In the early 1990s, Richard Williams knew Lynne Truss as a writer leading a finely balanced life in art and letters. She wrote with elegance, wit and grace. And then, in 1996 [the year of the European Football Championships, hosted by England], she turned up in ‚Äúthe human zoo‚Äù of the sporting press box one of half a dozen people Id least expect to see.
Thus Williams, chief sports writer of the Guardian, introduced the humorist in the Great Hall, Kings College, London, to talk about the publication of Get Her Off The Pitch!, her memoir of four years as an unlikely sports writer for The Times. As Truss herself acknowledges, being a middle-aged woman sports writer who didnt know much about sport was quite a challenge in many ways, but I was always aware that the material it gave me about sport, about gender, and about the difficulties of maintaining a sense of proportion was absolute dynamite.
Truss began by reading an excerpt about her trip to New York to report on the Lennox Lewis v Evander Holyfield fight in Madison Square Garden, a passage which made gloriously clear her new interest in sporting occasions sprung from anthropological curiosity. Hilariously, she told of her homework. She watched a film of the famous 1974 Muhammad Ali-George Foreman Rumble in the Jungle fight Ali actually won the fight, and I really didnt see that coming. Diligently, the queen of comma usage read Joyce Carol Oates and Norman Mailer and leafed through boxing magazines to prepare for the raw razzmatazz that is a Don King-orchestrated heavyweight exchange of blows.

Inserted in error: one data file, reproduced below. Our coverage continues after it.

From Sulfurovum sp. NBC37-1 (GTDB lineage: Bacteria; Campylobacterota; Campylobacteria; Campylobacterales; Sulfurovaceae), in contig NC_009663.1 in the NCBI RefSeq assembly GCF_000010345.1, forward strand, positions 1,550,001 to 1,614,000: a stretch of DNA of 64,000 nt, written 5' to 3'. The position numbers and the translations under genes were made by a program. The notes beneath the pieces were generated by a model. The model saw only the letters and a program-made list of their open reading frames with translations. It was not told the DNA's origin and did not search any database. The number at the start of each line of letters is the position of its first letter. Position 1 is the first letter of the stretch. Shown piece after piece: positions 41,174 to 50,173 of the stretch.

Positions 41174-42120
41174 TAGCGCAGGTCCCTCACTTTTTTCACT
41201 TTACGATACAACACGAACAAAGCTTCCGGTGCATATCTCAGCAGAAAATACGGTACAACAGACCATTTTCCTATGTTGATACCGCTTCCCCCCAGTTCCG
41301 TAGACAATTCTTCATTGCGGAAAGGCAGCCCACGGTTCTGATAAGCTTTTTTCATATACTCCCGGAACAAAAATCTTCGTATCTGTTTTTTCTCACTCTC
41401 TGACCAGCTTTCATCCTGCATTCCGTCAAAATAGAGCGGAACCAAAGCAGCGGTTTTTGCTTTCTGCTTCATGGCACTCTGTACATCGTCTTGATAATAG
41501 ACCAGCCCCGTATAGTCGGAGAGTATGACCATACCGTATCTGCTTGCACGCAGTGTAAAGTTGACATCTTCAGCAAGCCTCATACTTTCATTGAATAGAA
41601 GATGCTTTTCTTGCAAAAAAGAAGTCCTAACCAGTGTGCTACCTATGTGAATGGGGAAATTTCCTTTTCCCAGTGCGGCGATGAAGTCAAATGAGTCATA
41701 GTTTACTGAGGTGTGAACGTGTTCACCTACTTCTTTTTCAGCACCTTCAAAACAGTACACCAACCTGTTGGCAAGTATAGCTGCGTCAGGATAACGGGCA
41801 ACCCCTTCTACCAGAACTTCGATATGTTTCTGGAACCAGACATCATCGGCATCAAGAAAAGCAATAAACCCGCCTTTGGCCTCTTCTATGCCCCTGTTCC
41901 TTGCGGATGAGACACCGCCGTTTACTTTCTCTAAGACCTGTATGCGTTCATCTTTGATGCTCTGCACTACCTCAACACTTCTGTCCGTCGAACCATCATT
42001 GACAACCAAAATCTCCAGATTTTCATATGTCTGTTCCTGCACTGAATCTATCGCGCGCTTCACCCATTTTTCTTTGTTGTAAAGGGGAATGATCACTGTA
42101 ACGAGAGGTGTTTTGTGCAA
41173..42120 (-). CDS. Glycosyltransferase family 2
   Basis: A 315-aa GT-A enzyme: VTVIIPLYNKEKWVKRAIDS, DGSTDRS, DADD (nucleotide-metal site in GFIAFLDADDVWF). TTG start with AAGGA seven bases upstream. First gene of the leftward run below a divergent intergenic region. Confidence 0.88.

Of course the faux-na√Øve approach, in which she casts herself as a sensitive soul, inspired reams of reports written with elegance, wit and grace. Cheerfully, she recalled how her presence and tone irritated some new colleagues and bemused others, such as the chap from the Sun who glowered when asked to escort her to her car parked in Stygian gloom in a backstreet somewhere in the vicinity of Everton Football Club.
But her personal tragedy was her writerly advantage. Women in press boxes are not a great rarity. Women who know zero about sport are a great rarity, she said. I enjoyed the fact that everyone knew more about it than me. I could make jokes. The running gag with the sportsdesk was ‚ÄúThere is a fact in this piece today‚Äù.
If Truss began by bringing her acute observational skills to bear on the obsessive followers of sport, it was only a matter of weeks before she became a tad involved herself. There is no time to disengage yourself from the passion of the sporting theatre when you have to file your copy on the final whistle. On the night England went out of the European Football Championships, Truss received a message from Libby Purves: Its only a game, Lynne.
How did sports writing change her life? I joined part of a culture that I didnt know about, and its irreversible, she said. Sport is a large part of peoples lives. I became quite obsessed. Id go to the theatre and couldnt sit still because no one reacts. Henry V at the Globe! Whats wrong with these people? Sport was displacing a lot of other things. I was getting things out of proportion. I saw a headline ‚ÄúAdams in talks‚Äù and presumed it was Tony Adams, the Arsenal footballer, not Gerry…
The issue of sports writing as literature was mooted from the floor. Truss suggested that the instantaneous nature and the sheer volume of shrewdly-angled pieces across all media outlets made it difficult for pieces to stand the test of time. Boxing, however, always spawns powerful scenarios as her own funny and perceptive anecdotes prove, too.
Sarah Edworthy is the author of Jenson Button: My Championship Year